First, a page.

I'm trying out Synfig. It looks cool but very unwieldy.

SCP but not horror, with fascination in its place.

Actually a lot of things I think could do with substituting horror with fascination.

There is a setting within a story that I have never read that regardless has an outsized impact on my thoughts. It is a world where there are only cars and they apparently go about their days smashing into each other like an oversized BeamNG Drive (but implied with real cars). I think about it every so often.

They re-allocated the lanes recently. Also featuring an interesting option lane method, plus "1500m" and "1700m" (not spaced), the largest numbers I've seen yet.

What are fedi apps out there for linux mobile? I know tootle. Is there anything else for gtk/kde/tui worth looking into?

Idea: chess like game with drops but pieces go back to the player who owns it. Dropping a piece costs two moves and the square to drop on is indicated on the first move.

Promote the use of the unit "megametre" (Mm), to express Earth-scale distances.

You know, when fantasy histories start with the first living beings "awakening", you have to imagine what that actually means. Normally I think it's just "one day they were not self aware, the next day they are", which does raise a question of how one becomes self aware in the real world.

Let's consider the bad side of art. Like, instead of examining expertise, demonstrate the poor, the unskilled, the painful.

In one sense, it is like dissecting 300 Elo chess games. In another, it is to find the piece that is as revolting to as many as possible. I think it is possible to find objectively bad art, unlike objectively good art.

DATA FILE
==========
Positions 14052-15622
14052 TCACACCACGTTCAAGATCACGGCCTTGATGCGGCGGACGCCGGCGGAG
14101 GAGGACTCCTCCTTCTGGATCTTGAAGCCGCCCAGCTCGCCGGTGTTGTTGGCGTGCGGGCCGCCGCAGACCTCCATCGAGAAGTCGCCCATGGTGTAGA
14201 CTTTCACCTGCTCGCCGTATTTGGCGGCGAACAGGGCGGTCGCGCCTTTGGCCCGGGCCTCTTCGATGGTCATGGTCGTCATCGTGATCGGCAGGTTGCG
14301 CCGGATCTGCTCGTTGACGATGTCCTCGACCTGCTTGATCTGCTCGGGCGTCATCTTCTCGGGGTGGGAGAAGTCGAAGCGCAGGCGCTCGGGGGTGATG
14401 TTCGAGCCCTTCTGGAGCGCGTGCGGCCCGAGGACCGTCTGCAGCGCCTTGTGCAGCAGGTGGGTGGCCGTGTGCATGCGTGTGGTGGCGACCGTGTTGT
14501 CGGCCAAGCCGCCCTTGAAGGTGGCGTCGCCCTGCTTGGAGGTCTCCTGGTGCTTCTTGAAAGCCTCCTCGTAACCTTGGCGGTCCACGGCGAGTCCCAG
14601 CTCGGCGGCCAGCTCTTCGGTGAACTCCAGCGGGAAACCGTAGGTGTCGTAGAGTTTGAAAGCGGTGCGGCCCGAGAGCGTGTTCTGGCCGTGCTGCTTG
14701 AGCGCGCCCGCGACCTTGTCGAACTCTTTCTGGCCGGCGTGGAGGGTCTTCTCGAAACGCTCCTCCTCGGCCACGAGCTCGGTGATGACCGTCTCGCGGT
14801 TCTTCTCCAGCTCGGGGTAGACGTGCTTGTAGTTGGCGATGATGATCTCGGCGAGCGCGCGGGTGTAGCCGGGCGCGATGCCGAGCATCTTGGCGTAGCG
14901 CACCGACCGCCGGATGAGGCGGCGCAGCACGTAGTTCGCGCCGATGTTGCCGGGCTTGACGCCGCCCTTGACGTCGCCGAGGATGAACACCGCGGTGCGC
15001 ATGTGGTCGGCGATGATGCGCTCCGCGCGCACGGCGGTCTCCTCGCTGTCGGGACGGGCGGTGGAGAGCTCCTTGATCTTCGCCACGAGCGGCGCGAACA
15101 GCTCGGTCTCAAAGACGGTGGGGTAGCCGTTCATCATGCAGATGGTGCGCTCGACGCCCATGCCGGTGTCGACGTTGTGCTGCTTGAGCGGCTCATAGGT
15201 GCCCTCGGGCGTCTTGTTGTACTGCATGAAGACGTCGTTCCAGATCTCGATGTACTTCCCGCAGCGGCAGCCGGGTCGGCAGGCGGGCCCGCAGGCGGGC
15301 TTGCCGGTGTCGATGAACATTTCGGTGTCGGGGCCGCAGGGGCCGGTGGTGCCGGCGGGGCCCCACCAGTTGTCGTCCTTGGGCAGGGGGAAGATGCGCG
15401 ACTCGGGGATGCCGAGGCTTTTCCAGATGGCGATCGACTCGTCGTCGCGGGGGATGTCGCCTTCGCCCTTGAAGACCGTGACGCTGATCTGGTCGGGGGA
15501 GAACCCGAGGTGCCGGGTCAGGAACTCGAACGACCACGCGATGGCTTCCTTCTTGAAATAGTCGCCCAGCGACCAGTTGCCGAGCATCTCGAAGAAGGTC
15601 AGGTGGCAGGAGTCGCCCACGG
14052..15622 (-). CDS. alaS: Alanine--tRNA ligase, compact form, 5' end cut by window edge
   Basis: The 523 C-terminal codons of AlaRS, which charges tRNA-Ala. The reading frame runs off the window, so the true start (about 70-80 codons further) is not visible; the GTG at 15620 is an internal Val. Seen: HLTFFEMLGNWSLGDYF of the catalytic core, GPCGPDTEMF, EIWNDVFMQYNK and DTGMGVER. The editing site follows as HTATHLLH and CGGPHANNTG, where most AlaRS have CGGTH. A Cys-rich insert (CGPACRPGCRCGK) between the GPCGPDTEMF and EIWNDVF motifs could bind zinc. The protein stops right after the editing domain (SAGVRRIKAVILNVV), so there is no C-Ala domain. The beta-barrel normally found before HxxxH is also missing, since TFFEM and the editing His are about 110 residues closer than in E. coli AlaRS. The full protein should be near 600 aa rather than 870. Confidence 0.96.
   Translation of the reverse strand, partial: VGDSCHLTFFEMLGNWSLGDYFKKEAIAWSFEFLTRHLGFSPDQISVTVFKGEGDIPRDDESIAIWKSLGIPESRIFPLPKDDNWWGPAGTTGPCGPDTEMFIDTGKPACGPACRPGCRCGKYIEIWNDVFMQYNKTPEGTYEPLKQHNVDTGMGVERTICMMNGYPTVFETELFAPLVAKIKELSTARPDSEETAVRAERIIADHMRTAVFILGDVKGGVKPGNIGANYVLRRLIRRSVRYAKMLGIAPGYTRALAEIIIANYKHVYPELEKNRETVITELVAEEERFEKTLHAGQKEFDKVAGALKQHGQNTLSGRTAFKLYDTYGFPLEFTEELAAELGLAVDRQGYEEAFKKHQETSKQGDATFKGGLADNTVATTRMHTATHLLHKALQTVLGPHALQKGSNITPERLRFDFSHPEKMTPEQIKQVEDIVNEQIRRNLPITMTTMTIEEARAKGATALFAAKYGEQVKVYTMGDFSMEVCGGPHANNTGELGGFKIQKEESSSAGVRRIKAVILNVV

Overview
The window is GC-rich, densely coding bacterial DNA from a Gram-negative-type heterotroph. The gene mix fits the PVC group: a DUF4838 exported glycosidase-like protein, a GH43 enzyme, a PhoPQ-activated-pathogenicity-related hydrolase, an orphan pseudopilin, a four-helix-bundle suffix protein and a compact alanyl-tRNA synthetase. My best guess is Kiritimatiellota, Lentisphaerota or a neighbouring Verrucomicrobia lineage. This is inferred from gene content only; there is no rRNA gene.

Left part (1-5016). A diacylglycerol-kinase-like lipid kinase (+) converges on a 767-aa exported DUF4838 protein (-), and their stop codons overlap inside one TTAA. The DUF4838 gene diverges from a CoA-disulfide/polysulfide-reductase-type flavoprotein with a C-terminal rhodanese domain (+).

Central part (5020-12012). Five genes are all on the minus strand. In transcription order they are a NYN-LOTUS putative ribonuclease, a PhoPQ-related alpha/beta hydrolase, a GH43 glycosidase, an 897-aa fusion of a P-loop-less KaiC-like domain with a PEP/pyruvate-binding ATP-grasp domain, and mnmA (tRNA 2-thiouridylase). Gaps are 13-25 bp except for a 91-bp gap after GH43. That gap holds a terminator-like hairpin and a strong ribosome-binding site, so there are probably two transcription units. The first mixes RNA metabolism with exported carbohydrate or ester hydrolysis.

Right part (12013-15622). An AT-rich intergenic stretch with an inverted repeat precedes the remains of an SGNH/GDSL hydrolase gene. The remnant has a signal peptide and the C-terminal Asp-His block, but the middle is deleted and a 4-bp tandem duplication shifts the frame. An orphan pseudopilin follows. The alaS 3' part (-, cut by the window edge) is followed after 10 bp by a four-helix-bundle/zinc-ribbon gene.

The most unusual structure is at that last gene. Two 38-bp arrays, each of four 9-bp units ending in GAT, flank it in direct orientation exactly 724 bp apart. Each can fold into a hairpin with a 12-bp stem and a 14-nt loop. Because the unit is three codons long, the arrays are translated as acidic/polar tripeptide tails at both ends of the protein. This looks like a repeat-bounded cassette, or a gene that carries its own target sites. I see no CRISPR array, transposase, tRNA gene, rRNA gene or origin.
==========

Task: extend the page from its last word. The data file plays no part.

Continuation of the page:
The goal is to laugh, but also to reflect, about things that we have discarded on our path to excellence.

Have to say, working from home is very beneficial to my work process. The extra two hours needed to commute turns out to cause a lot of bother when it comes to getting stuff done.

It's easy to play this game of cycling between English, Japanese and Chinese then back again because all three languages have remarkably good interplay with each other. Also because I know those languages the best. And they are otherwise unrelated.

Pun nicknames can go really far sometimes.

Warhammer → Uohama → うおはま → 魚浜 → 魚濱 → Yewbun

And that is why the thing on the left gets read as the thing on the right. Or we can snowclone it and read it as "Tree-bread" instead. Or maybe re-parse it as "Ewebun" as then it's a "white-hair farm".

I wrote about how I write things. gemini://isoraqathedh.pollux.casa/gem-org-odt.gmi isoraqathedh.pollux.casa/gem-o


"Always bet on text" is a good philosophy that I *almost* buy, except for one thing:

I'm yet to find any reasonable plaintext representation of graphs. Text can do trees just fine, but trees are inherently limiting. If there's no efficient notation for DAGs and graphs with cycles - i.e. structures that can't trivially be flattened without duplicating nodes - then text itself is heavily limited as a tool for thought.

Anyone knows of any interesting work in this space?



A work is 𝒩-fragile if one is more interested in distorting the names and proper nouns that appear in the work than the work itself. It is mostly orthogonal to the work's quality or enjoyability.

If the desire to mess with the names starts during warching or reading (&c.) then it is 𝒩-ultrafragile. The opposite is 𝒩-robust.

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